Tuesday, 19 January 2021

Guide leader made MBE in New Year’s Honours list

Guide leader made MBE in New Year’s Honours list

A GUIDE leader from Wargrave was made an MBE in the New Year’s Honours list.

Tamsin Phipps, 61, received the award for voluntary service to young people through GirlGuiding UK and to the country’s waterways.

She has lived in the village for 18 years and co-leads the guides and rangers alongside her daughter, Amber Owen.

The former army officer was public affairs manager for the British Canoe Union, now British Canoeing, the governing body for sport, for 10 years.

She has also chaired the Kennet & Avon Waterways Partnership for almost eight years.

Ms Phipps, of Victoria Road, said: “I am really honoured. To get recognised for what you do is fantastic but I don’t do the voluntary work to get recognised, I do it because it makes a difference to the community and I absolutely love being a part of the community.

“I think it is just natural within me — I have always volunteered for things, right back to when I was a guide myself and I could see the difference that volunteering makes.

“A bit of care and enthusiasm makes a huge difference to people’s lives and it is something that has kept me going.”

She is originally from Devon, one of five sisters, but grew up in Crowthorne. She studied for a degree in geography and special education needs at the University of Winchester as she wanted to teach.

After a short spell at a special needs school in Essex, she joined the army when she was 23. She spent six years as an officer in the Army Education Corps, with a particular interest in developing apprentices, and organised many of the sports teams.

Ms Phipps said: “I did enjoy the army and I enjoyed what it did for me. I wasn’t a frontline soldier. I was in education but if there had been any kind of conflict I would have been based in reception centres.

“The army is a great career and it is also about the camaraderie — you are never alone.

“By the time I left, I was much more confident. I am very glad I did it and I have made some very good friends from that experience.”

She left the army as she didn’t enjoy being posted to different places and wanted to be more involved in the community.

She bought a flat in Reading and joined Reading Canoe Club, which is based at The Warren in Caversham, and helped rebuild the clubhouse in 1998. She worked as head of training and development for John Mowlem, a construction company, in London.

She first became involved with guiding when her daughter joined the rainbows group at Palmer Park in Reading. She also returned to teaching at The Avenue, a special school in Tilehurst.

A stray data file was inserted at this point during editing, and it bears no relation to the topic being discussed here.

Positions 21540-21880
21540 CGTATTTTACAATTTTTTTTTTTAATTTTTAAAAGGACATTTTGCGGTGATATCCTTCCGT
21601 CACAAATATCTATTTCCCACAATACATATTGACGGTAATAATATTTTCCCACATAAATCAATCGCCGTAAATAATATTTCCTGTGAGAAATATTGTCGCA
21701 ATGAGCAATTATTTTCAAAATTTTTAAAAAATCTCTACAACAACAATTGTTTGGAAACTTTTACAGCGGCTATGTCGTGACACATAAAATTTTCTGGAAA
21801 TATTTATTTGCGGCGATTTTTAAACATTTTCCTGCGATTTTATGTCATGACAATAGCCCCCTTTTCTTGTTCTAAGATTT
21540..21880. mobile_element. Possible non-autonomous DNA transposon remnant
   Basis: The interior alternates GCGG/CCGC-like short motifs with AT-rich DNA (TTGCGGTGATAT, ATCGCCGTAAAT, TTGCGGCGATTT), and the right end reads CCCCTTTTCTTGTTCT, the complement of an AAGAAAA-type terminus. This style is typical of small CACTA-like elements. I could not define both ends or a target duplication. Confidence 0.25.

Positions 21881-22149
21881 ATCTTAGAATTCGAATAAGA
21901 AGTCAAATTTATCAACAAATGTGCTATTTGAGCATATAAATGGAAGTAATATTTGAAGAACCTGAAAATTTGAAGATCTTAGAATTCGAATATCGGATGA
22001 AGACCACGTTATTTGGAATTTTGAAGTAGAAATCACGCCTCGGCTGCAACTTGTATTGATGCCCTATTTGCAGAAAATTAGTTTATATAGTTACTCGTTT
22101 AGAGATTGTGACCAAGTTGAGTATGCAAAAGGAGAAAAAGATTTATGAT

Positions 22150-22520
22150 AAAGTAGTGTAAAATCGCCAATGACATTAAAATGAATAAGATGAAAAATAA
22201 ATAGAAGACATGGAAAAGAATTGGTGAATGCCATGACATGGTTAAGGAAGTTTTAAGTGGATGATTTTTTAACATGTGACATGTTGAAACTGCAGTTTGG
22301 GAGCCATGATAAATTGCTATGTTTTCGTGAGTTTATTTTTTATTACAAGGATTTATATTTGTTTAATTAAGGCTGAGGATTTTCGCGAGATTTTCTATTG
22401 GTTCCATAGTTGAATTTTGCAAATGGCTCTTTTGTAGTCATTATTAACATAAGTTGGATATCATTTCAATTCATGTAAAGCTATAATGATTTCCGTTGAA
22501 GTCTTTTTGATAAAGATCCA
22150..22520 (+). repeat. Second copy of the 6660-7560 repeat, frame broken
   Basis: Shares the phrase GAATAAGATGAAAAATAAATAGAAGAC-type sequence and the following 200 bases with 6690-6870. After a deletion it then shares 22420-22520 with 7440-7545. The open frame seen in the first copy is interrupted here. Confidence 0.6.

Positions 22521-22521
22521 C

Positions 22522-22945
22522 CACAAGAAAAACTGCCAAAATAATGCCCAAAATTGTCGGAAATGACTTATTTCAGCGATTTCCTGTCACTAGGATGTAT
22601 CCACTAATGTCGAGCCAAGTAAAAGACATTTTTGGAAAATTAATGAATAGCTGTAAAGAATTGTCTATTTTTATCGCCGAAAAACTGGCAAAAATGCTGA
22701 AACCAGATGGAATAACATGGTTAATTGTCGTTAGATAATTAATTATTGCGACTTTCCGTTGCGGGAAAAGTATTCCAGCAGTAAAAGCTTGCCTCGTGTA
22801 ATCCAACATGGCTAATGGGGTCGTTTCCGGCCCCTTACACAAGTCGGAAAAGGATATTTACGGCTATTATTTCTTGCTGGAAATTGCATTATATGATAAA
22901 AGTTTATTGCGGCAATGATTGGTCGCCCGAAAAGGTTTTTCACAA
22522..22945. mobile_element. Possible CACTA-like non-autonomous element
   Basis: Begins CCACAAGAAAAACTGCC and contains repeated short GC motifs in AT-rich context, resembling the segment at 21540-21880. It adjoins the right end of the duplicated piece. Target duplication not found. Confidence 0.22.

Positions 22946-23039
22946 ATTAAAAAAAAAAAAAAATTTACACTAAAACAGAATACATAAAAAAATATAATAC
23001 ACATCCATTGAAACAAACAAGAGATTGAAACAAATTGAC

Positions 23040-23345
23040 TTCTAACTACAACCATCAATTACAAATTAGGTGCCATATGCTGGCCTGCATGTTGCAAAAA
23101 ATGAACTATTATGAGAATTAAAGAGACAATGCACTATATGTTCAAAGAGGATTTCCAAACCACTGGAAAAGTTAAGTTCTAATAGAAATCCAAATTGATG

When she moved to Wargrave, her daughter joined the brownies unit but it was on the brink of closure.

Ms Phipps recalled: “The lady who ran it said she was planning to shut it, so I said, ‘Don’t worry, I’ll take it over’.

“The brownie pack grew quite a lot and then I realised there wasn’t a rainbow unit, so we launched that in Wargrave.

“My first rainbows then became brownies and it was lovely to see them grow up.

“At age 10, there was a group of them that wanted to become guides and there wasn’t a guide unit. They looked at me and I thought, ‘All right then, we’ll re-open the guides’ and I handed rainbows over to somebody else.”

When the girls reached 14, she started a rangers group for them.

Ms Phipps said: “Some of those girls left about 18 months ago having been with me for 13 years — I feel like a second mum to some of them.

“We also have young leaders, so girls come to us at 14 to help out. There are several girls, like my daughter, who come in really shy and they flourish.

“Being a guide leader is great because you see the children grow but you also bring out the child in you. I find myself going down zip wires, wading through mud and running across assault courses and it is just brilliant.

“I sit around the campfire having so much fun and we laugh so much it makes your sides ache.”

Her daughter is now 28 and works as a consultant for IBM as well as being her “right-hand person”.

Ms Phipps is also the joint division commissioner for the Maidenhead area.

When she was with the British Canoe Union, she ran the acclaimed Rivers Access campaign.

This was designed to promote greater access to the waterways and she took part in a paddle to Parliament in 2005 with a group of 70 people as part of the campaign.

She was also responsible for looking after VIP guests at the London Olympics in 2012.

In her role at the Kennet & Avon Waterways Partnership, she has continued to give young people greater access to water sports.

Ms Phipps became a services manager for Age UK Berkshire shortly before the first coronavirus lockdown in March.

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